Comic Books Through the Years — Is the Industry Dying or Thriving, and Where Should You Invest? – Yahoo Finance

In 2011, the Atlantic wrote an article called “How Zombies and Superheroes Conquered Highbrow Fiction.” Along with undead ghouls, comic book characters had spent the 2000s graduating from juvenile nerd-niche obscurity to a dominant force in mainstream literature. Over a decade later, in 2021, comics are still pop culture heavyweights — and it’s hardly exclusive to literature.
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The highest-grossing film franchise in history is the Marvel Cinematic Universe, whose $23 billion worldwide box office revenue more than doubles that of the No. 2 “Star Wars” franchise. When you include “Avengers” and “Spider-Man,” superhero stories account for three of the top five film franchises. Add “X-Men,” “Batman,” and “DC Extended Universe” to the mix, and they take half of the top 10 spots and six of the top 11.
Superhero films are certainly thriving, but those 10- and 11-figure movie franchises are based on comic books that used to cost a dime. Are graphic novels thriving, too, or did superhero movies rise at the expense of the comic books that birthed them?
There was a time when comic books were sold at newsstands alongside mainstream publications, according to Forbes, but that changed in the early 1980s when periodical comics all but disappeared from newsstands. From then on, the vast majority of comic books were sold through independently owned retail comic shops.
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Just one company, Diamond, founded in 1982, distributed nearly all comic books from publishers large and small to retail shops around the country in what came to be known as the “direct market” system. All inventory that Diamond moved from publishers to comic shops was non-returnable, so all copies were counted as sales regardless of whether or not retail customers ever actually bought them.
Today, 90% of all comic books are still sold through independent retail shops, with newsstands and digital services like Amazon Kindle accounting only for single-digits.
According to Publisher’s Weekly, sales of comic books and graphic novels topped $1.28 billion in 2020, an all-time high. It’s no fluke. With a few exceptions — sales fell a little in 2017, for example — comic book sales have been rising consistently for decades.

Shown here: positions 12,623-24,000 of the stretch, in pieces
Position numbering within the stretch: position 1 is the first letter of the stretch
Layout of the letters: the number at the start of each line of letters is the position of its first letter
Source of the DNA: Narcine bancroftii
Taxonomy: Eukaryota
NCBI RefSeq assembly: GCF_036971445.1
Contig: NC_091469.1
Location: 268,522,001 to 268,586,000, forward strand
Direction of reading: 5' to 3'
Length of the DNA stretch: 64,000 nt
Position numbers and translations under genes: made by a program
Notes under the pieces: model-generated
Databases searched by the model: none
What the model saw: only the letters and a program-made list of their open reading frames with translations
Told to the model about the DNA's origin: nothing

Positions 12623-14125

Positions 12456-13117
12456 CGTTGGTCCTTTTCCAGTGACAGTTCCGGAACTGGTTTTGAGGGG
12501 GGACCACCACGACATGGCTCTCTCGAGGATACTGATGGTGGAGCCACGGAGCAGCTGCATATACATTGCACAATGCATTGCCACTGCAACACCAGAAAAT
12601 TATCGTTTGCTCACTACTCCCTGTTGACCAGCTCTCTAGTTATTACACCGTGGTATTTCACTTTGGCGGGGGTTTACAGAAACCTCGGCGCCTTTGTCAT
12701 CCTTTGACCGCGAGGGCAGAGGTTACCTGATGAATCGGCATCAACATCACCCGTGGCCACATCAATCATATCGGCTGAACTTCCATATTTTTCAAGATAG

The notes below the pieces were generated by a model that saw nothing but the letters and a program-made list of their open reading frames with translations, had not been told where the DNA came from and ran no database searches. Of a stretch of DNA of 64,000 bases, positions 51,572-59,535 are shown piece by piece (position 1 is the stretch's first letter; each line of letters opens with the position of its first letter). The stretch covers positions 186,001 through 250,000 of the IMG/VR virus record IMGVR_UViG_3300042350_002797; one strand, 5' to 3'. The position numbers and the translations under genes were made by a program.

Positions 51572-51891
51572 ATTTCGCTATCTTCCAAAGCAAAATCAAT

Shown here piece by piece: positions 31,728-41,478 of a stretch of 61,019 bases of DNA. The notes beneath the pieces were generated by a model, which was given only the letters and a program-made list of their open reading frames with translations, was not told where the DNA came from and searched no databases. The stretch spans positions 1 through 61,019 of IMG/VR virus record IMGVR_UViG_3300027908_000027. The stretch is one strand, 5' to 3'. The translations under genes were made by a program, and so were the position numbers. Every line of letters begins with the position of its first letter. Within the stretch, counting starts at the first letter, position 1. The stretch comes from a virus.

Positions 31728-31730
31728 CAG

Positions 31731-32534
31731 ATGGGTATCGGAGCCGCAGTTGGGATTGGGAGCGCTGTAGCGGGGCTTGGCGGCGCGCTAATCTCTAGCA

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A quarter-century ago in 1996, North American sales were around $300-$320 million, according to Comichron. By the early 2000s, sales were well over $400 million a year, and by the midway point of the decade, they had topped a half-billion dollars. By the early 2010s, annual sales were over $700 million — over $900 million by 2015. In 2019, North American comic book sales broke the 10-figure barrier, and at the start of the 2020s, comic books remain a billion-dollar business with no sign of slowing down — and again, that’s just North America.
According to 360 Research Reports, the global comic book industry is expected to reach nearly $4.69 billion in 2026 — up from $3.87 billion in 2020 — for a compound annual growth rate of 3.3%.
Collecting comic books as a hobby is something anyone can do. Investing in comics books as a financial strategy, on the other hand, requires knowledge, skill, experience and a whole lot of luck. Similar to sports trading cards, a handful of ultra-rare and highly coveted comics in mint condition have fetched hundreds of thousands — or even millions — of dollars at auction. A few examples are “Action Comics” No. 1 (the first appearance of Superman) and “Detective Comics” No. 27 (the first appearance of Batman), both of which were worth multi-millions in 2019, according to Superworld Comics.
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Also like sports cards, those needles are hiding in an impossibly large haystack. Most comics are literally worthless purely because of the sheer volume that were printed and put into circulation. According to Bookriot, Marvel alone has been publishing comic books for more than 80 years and probably has close to 73,000 characters that appeared in around 40,000 comics.
The good news is, you can invest in comic books indirectly, even if you don’t know the difference between Atom and Ant-Man. According to Forbes, two companies drive the vast majority of the overall market — DC and Marvel, which together account for 80% of all direct market comic book sales. DC is owned by AT&T’s Warner Media Group and Marvel is owned by Disney.
Buying a few shares of AT&T and/or Disney is no guarantee, but it’s probably safer and certainly easier than trying your hand at a collectibles auction.
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If you’re looking for something more direct than giant blue-chip stocks, an investment platform called Otis Funds has a fund that invests in collectibles like art, video games, trading cards, sneakers and — you guessed it — comic books.
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Last updated: September 23, 2021
This article originally appeared on GOBankingRates.com: Comic Books Through the Years — Is the Industry Dying or Thriving, and Where Should You Invest?
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